Wolfson Atmospheric
Chemistry Laboratories

Innovation Way
University of York
York, YO10 5DD

General Enquiries

Jenny Hudson-Bell
01904 322609

Stratospheric ozone protects humankind and our crops from harmful ultraviolet radiation, allowing only a small amount to reach the surface.

Halogens released from long-lived anthropogenic compounds such as chlorofluorocarbons (CFCs), CCl4are the main cause of the depletion of the ozone layer. The ozone hole, which began in the 1980s was a huge worry for the atmospheric community.

The Montreal Protocol and amendments have been hugely successful in limiting the quantity of anthropogenic stratospheric-ozone depleting substances.

The Protocol has resulted in the phasing-out of the production of many such chlorine-and bromine-containing species – preventing not only millions of cases of skin cancer deaths and cataracts, but also reducing emissions of halogenated greenhouse gases by the equivalent of more than 10 billion tons of CO2
at the end of 2008.

All Montreal Protocol decisions have been based on the science findings of the UNEP/WMO ‘‘Scientific
Assessment of Ozone Depletion’’, carried out every 4 years. University of York researchers have been key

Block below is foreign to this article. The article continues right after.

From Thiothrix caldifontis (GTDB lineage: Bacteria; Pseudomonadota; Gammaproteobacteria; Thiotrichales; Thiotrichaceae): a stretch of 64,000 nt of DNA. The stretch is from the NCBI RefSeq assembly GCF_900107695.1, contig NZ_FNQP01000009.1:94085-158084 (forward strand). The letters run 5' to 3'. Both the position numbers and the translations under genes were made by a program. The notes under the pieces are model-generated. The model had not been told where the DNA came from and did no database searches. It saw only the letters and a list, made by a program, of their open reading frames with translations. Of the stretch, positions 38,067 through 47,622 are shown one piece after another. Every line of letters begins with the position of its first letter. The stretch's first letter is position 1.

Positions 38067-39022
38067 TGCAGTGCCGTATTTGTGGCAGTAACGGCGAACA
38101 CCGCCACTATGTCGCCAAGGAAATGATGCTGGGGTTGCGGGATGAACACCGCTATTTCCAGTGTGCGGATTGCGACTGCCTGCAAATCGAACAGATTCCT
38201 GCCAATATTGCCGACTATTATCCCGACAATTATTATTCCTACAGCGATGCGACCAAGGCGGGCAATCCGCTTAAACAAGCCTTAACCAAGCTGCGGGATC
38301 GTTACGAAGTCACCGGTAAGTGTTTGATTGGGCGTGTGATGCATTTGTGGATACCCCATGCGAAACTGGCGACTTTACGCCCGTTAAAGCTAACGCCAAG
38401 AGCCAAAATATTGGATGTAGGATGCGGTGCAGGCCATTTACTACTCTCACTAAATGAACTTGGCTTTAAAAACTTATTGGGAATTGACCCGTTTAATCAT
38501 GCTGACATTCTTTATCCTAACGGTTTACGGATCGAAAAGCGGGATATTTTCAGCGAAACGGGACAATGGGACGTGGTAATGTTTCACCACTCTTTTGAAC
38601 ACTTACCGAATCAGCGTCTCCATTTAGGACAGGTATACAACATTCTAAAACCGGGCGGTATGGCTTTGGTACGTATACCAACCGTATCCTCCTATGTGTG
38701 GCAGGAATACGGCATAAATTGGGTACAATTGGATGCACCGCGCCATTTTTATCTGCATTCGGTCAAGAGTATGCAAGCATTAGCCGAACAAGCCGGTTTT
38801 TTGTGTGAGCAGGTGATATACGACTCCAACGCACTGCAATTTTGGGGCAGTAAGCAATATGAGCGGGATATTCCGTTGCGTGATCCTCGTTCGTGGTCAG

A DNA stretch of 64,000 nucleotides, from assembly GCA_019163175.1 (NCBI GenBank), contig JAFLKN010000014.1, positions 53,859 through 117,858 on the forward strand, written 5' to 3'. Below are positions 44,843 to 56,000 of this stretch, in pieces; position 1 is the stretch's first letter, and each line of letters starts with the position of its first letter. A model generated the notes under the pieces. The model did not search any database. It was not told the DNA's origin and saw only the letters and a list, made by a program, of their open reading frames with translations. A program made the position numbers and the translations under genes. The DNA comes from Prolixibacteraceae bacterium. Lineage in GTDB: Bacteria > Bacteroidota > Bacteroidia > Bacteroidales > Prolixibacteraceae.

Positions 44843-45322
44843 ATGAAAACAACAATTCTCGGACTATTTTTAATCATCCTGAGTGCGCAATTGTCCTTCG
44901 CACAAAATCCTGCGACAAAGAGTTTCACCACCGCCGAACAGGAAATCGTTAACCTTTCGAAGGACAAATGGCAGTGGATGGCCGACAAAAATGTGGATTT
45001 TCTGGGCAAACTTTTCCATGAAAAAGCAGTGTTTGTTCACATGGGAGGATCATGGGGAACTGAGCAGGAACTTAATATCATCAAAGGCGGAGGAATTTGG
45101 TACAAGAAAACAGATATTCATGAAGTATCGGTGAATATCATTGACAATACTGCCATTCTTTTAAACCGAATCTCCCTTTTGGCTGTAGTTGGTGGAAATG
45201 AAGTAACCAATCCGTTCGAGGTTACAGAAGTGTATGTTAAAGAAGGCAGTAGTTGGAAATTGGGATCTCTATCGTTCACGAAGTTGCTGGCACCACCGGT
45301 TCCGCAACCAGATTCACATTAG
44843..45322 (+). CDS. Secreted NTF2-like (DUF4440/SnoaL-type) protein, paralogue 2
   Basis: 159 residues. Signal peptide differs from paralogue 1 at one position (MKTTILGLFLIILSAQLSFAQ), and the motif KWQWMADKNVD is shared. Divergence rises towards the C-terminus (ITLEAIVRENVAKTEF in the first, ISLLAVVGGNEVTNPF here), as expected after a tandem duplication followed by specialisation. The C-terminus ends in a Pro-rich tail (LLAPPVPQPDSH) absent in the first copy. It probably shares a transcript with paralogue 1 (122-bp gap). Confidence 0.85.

authors and contributors to this Assessment.


New evidence is emerging that atmospheric levels of short-lived chlorine substances not controlled by the Montreal Protocol are rapidly increasing.

Our work is investigating the key sources and sinks of such substances. We have previously shown that emissions of natural VSLS including CHBr3 and CH2Br2 from the marine biosphere represent a major global source of bromine, and we are working to identify how such sources may be impacted by climate change.

We have also shown that the ocean is a much stronger source of iodine than previously assumed. Complex cycling between the gas and aerosol phase may mean that transport of iodine into the stratosphere is possible, although so far there is a lack of observational evidence.